Jim Hawkins's article, Using Advertisements to Diagnose Behavioral Market Failure in Payday Lending Markets, was published in 51 Wake Forest L. Rev. 57 (2016). He also published a response to a recent article: Can Voluntary Price Disclosures Fix the Payday Lending Market?, 6 Harvard Business Law Review Online 64 (2016). Finally, his book chapter, Towards Behaviorally Informed Policies for Consumer Credit Decisions in Self-Pay Medical Markets, has gone to press in Nudging Health: Health Law and Behavioral Economics (I. Glenn Cohen, Christopher Robertson, & Holly Fernandez Lynch, eds., Johns Hopkins Press).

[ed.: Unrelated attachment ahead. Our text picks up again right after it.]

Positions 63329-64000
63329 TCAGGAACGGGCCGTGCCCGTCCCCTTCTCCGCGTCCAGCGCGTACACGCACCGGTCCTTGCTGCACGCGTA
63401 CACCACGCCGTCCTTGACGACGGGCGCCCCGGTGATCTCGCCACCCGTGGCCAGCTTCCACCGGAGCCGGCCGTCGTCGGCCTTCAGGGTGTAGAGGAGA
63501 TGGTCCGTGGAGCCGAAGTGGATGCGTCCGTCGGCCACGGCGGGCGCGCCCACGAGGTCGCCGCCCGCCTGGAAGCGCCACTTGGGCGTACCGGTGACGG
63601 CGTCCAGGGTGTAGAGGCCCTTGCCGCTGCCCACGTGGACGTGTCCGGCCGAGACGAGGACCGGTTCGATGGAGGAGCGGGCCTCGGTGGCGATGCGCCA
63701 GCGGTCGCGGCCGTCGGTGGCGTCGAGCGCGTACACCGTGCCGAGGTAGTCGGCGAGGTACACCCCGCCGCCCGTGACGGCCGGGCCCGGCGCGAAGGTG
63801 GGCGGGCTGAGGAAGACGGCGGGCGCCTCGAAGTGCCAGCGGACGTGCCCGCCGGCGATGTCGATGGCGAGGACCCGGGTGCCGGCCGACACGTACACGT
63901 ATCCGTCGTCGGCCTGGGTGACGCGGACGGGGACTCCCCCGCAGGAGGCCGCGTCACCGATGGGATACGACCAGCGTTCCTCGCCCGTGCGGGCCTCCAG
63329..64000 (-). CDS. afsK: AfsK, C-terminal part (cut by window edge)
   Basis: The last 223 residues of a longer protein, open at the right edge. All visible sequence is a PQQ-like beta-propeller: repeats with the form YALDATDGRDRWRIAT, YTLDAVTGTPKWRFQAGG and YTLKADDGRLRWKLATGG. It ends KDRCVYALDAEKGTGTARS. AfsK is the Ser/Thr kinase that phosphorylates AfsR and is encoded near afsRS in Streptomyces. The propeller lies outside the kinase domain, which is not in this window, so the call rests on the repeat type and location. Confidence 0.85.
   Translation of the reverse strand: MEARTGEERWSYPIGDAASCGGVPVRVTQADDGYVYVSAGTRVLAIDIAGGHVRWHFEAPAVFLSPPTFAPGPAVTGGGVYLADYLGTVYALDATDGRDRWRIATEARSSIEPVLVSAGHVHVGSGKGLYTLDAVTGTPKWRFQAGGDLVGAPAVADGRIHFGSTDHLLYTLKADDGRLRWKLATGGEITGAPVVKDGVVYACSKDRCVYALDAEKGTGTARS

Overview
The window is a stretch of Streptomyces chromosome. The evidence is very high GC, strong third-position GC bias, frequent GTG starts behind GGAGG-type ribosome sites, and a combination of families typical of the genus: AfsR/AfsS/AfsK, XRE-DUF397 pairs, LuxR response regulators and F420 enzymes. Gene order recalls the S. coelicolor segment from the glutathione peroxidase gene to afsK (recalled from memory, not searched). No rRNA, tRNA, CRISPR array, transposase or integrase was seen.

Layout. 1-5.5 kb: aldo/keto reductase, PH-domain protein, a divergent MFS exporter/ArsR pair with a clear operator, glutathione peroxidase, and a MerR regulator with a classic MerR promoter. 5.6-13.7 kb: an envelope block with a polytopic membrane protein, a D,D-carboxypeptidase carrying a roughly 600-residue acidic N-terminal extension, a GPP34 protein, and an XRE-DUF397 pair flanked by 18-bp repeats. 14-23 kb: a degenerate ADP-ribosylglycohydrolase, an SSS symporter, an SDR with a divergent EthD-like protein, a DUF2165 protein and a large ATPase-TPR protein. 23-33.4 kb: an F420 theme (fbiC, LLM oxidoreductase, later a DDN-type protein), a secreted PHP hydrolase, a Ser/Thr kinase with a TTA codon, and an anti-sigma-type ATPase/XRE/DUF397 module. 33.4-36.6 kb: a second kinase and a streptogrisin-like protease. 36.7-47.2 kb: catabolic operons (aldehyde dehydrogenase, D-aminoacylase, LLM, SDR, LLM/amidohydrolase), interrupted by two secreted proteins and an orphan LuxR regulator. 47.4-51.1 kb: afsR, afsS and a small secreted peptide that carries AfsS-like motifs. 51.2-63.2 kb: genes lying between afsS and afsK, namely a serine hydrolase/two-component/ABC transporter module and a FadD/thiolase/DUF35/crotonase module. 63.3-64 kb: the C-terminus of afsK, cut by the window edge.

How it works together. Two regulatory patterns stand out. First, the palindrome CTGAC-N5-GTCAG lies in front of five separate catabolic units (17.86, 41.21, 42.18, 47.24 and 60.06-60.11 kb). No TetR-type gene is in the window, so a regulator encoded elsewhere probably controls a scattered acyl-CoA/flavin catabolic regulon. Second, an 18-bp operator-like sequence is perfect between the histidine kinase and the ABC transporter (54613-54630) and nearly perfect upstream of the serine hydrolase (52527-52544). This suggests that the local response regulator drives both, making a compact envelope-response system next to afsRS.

Tracy Hester received a grant as principal investigator from the Texas OneGulf Center of Excellence to explore the effects of environmental criminal prosecution on disaster response activity. The team that won the award includes Professors Steven Zamora, Allison Winnike, and Richard McLaughlin (co-director of UHLC’s U.S.-Mexico Law Center). This grant will support legal research until August 2017. In addition, his draft article Environmental Statutory Interpretation was accepted for review at Vermont Law School’s Environmental Colloquium in September 2017, and he will also present it at the IUCN Environmental Law Colloquium in Oslo, Norway on June 21. Professor Dave Fagundes and Professor Hester welcomed Rep. Sarah Davis and Texas House Parliamentarian Chris Griesel for a guest lecture to their joint Statutory Interpretation classes on March 23. Professor Hester spoke to the Citizen Environmental Coalition’s Annual Environmental Conference on March 24 about the likely impact of the Paris Agreement on Houston, and he hosted a workshop at the American Institute of Chemical Engineers’ annual conference on April 12 about the ways chemical engineers can work with policy leaders to respond to climate change. He moderated U.S. Chemical Safety Board member Dr. Kristen Kulinowski’s presentation at UHLC on March 28 about the Board’s latest findings on industrial disaster prevention, and he welcomed Fred Burnside (former director of EPA’s Office of Criminal Enforcement) to UHLC on April 6 to discuss environmental criminal enforcement policy. Last, Professor Hester participated in the ABA Section on Environment, Energy and Resources’ annual conference in Austin on March 31-April 1 (where he was named to its new Law Professor’s Committee), and he and Linda welcomed the UHLC Foreign LLMs to their home for a reception on April 10.